Sonoma County’s unemployment rate dropped to 3.8 percent in September, its lowest level in eight years, down from a revised 4.3 percent in August as the local economy continues to show strong job growth.
Local employers have added 5,200 wage and salary jobs over the past year, boosting employment to a record 206,800 jobs, the state Employment Development Department reported Friday.
Unemployment has fallen to levels not reached since May 2007, shortly before the crash in the residential real estate market that triggered the Great Recession. The jobless rate, which peaked in March 2010 at 11.4 percent, stood at 5.1 percent a year ago. Today, the county enjoys the sixth-lowest jobless rate among California’s 58 counties.
“The takeaway is that we are firing on all eight cylinders now,” said Ben Stone, executive director of the Sonoma County Economic Development Board.
Statewide, unemployment dropped below 6 percent for the first time since 2007, dipping to 5.9 percent in September. The U.S. jobless rate was unchanged in September at 5.1 percent.
To get a sense of how much Sonoma County’s job outlook has rebounded since the Great Recession, one might take a look at the job fair being held on Saturday near Healdsburg Square.
SoFi, the San Francisco-based marketplace lender, is hosting the event at its satellite office on Healdsburg Avenue as it looks to hire at least 40 more employees to reach a total of 200 by year’s end. The company has been in the Healdsburg office only since September 2014 and is already on its second expansion, an additional 10,000 square feet above Willi’s Seafood and Raw Bar.
“Even as the unemployment rate drops in Sonoma County, we’ve been very fortunate and are still finding qualified employees,” said Debra Jack, SoFi spokeswoman, in an email. “We’re finding that Sonoma County is full of great talent. … On occasion, we do look out of the area for more specialized positions if the skill set is more difficult to find in the North Bay.”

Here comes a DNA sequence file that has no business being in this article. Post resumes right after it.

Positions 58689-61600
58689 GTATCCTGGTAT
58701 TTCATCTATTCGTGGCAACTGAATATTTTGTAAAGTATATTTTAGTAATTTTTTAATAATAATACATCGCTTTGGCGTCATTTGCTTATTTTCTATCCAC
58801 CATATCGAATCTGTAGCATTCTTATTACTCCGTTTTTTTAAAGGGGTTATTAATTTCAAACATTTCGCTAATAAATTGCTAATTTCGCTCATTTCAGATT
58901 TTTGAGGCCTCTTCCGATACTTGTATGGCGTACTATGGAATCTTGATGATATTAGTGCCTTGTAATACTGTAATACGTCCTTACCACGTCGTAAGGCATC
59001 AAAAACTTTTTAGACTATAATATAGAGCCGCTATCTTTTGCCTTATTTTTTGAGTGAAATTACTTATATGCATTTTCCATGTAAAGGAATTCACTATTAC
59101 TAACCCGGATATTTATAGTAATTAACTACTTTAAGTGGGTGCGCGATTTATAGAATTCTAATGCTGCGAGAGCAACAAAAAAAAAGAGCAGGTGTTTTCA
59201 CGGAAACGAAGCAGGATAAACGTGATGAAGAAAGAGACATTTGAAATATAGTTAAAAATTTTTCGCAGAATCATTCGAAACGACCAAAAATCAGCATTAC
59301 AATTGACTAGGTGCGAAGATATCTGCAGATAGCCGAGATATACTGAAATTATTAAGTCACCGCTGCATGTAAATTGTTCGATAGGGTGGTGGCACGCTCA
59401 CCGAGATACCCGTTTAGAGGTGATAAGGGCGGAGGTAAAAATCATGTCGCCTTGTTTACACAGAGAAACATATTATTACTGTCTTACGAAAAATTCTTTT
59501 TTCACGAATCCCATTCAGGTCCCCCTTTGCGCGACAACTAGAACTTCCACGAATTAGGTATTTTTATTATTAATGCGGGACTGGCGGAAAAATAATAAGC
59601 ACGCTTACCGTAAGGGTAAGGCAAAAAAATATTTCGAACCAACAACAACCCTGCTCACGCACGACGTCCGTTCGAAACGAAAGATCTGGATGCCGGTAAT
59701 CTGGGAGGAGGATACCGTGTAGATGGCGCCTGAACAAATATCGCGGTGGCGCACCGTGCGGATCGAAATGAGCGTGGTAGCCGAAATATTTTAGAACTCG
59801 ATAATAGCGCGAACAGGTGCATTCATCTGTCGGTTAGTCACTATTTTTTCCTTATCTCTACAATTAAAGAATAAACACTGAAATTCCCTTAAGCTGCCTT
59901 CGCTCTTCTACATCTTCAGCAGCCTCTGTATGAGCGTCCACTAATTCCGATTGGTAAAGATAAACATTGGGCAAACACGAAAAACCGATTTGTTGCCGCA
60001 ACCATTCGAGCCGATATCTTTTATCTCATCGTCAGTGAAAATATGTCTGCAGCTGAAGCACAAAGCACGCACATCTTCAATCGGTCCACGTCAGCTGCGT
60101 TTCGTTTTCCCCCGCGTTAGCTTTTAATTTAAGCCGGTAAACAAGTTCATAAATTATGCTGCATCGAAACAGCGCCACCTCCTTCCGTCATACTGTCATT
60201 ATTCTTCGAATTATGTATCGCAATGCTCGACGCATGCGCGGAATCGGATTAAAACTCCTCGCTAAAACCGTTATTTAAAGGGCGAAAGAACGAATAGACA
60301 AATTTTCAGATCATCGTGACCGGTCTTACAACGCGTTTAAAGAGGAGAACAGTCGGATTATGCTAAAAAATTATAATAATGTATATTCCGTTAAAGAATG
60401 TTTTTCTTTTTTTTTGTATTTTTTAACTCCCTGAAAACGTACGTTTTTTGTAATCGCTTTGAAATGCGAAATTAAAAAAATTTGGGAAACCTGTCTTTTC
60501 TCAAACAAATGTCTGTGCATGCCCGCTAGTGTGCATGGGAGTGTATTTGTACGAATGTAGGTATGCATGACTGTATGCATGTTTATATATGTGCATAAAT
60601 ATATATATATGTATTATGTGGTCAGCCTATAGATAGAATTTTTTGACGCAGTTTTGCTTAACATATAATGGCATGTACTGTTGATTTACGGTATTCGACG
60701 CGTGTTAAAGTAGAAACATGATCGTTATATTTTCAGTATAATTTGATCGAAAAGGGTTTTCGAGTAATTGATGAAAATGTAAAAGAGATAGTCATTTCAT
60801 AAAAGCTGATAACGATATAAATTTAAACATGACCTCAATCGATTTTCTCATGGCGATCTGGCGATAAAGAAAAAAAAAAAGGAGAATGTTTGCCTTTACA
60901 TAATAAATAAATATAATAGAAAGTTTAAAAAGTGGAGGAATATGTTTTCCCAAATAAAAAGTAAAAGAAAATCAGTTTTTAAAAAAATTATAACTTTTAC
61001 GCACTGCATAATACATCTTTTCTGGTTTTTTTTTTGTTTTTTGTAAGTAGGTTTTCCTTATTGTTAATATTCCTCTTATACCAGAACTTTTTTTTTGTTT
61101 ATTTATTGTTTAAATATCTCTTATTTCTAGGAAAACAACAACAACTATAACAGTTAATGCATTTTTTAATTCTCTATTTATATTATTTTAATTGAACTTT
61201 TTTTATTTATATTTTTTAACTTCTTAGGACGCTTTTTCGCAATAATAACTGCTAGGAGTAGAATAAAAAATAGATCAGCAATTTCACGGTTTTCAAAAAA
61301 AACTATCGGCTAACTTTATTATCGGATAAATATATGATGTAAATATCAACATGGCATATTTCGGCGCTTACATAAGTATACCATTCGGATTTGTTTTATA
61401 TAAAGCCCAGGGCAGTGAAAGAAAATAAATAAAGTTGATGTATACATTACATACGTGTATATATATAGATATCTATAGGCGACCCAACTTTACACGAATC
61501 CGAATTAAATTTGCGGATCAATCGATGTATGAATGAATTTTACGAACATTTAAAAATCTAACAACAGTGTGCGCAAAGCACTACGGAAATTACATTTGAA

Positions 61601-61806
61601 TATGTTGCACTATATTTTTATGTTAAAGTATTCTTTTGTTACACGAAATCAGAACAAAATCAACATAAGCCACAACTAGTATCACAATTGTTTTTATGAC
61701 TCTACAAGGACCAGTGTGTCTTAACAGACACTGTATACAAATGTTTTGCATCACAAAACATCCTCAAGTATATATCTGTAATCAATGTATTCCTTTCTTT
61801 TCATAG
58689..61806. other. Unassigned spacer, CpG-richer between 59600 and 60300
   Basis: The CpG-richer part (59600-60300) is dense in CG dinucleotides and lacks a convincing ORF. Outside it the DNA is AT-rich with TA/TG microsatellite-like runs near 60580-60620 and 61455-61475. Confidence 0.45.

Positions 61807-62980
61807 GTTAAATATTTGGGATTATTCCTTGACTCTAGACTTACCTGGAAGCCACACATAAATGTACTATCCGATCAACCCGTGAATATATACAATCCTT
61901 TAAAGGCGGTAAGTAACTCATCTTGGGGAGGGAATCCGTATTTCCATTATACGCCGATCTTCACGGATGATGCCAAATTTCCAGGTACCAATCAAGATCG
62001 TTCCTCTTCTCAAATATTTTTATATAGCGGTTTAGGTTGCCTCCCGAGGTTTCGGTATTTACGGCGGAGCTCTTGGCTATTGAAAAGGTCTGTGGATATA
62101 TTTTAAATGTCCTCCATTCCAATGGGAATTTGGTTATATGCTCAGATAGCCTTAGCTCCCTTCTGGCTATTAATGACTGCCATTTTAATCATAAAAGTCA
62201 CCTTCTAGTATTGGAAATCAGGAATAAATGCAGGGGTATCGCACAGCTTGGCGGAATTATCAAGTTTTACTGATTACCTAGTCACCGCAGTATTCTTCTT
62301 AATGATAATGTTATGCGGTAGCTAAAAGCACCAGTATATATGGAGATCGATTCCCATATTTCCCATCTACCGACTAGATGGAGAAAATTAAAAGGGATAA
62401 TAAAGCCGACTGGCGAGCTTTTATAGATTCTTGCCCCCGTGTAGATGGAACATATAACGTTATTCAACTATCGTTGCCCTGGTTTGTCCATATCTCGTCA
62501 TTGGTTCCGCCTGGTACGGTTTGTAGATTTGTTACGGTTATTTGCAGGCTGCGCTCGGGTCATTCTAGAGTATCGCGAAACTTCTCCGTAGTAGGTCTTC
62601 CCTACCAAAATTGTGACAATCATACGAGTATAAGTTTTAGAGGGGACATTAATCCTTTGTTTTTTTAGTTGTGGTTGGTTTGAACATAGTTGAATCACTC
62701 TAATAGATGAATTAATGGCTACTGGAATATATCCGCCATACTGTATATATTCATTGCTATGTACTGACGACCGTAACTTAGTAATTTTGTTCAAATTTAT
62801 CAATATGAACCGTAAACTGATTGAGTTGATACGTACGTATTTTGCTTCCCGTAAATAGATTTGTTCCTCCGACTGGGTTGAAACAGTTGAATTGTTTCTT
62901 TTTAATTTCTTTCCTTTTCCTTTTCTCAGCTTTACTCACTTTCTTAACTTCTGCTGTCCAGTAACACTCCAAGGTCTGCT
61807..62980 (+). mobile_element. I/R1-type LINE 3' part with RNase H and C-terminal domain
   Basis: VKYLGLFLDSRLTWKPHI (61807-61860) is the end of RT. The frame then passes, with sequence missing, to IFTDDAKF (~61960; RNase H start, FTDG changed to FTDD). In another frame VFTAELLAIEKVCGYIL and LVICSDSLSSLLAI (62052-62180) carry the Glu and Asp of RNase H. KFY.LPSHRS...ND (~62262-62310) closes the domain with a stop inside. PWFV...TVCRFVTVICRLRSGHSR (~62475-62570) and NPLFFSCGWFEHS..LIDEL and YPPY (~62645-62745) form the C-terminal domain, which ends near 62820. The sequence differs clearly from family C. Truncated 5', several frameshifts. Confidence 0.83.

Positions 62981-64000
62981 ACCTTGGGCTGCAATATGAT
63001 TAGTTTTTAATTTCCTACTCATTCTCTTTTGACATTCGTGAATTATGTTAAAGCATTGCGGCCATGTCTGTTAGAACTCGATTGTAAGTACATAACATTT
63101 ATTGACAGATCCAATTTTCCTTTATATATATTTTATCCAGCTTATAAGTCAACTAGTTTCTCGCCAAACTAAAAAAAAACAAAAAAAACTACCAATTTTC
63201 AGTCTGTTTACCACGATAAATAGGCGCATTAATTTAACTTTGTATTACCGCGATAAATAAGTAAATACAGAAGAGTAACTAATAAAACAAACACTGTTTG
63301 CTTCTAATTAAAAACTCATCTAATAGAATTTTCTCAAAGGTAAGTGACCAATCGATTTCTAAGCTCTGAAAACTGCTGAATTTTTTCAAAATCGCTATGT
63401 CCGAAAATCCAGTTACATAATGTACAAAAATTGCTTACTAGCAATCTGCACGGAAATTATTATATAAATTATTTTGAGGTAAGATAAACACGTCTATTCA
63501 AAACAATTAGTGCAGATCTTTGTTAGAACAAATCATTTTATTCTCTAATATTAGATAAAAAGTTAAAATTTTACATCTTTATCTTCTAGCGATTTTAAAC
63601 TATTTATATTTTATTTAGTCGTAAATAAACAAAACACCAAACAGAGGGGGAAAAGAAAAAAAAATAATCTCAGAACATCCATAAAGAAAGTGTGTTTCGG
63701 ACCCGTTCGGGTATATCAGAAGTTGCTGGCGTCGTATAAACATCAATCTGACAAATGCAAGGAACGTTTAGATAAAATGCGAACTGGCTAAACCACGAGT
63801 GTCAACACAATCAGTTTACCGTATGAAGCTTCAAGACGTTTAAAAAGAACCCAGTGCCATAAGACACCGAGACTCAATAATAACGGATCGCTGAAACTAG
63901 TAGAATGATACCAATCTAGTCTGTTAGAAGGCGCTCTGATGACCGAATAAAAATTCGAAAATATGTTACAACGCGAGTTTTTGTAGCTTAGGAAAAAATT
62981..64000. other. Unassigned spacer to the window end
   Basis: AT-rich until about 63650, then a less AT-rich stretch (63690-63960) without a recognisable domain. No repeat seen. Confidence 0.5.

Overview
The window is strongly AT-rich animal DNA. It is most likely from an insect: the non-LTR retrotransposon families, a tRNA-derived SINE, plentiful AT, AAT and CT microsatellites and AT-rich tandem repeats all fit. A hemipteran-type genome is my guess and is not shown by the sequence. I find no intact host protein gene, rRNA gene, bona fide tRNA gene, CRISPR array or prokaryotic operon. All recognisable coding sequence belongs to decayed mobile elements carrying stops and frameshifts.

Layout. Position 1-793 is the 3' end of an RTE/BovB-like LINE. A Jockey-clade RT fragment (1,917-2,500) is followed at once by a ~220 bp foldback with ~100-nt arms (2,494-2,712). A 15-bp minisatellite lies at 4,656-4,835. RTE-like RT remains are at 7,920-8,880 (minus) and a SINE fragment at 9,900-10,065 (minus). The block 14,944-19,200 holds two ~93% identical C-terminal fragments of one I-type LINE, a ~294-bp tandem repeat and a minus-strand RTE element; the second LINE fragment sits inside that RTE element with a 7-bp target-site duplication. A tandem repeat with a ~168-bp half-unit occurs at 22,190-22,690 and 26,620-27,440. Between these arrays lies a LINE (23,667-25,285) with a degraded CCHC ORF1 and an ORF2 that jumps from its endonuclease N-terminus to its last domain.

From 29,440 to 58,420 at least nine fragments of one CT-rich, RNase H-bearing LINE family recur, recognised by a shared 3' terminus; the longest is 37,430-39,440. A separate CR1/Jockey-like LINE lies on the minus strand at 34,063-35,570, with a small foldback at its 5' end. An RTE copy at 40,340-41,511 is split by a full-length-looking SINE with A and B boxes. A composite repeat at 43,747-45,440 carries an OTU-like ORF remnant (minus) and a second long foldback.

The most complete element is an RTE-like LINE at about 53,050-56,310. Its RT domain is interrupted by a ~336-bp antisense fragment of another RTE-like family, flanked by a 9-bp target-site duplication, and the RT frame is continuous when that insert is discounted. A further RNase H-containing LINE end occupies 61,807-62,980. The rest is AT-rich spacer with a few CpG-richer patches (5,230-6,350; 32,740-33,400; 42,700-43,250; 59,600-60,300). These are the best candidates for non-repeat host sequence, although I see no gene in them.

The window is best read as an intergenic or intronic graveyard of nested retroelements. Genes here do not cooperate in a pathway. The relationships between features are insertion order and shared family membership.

The county added 2,100 jobs between August and September, largely the reflection of seasonal job gains. Local schools, along with Santa Rosa Junior College and Sonoma State University, accounted for 1,600 jobs as classes resumed after summer break.
Those gains were offset by the loss of 800 jobs in the leisure and hospitality sector as the summer tourism season ended.
The strength in the local labor market can be seen in the decline of the number of applicants for Job Link, the local one-stop job and career center operated by the Sonoma County Workforce Investment Board. It served slightly more than 4,000 applicants during its most recent fiscal year, down from 7,400 in fiscal 2012, said Jessica Taylor, manager.
“There just aren’t as many people looking for work,” Taylor said.
Employers in some sectors are desperately trying to find workers, she said. Some poach from others in their sector, while others realize they must provide more opportunity and benefits, including higher pay, if they want to maintain their staffing levels.
For example, Taylor noted that one transportation company was exploring ways that it could hire ex-offenders, a group that typically has been discouraged from applying because of the thorough background checks used in the sector.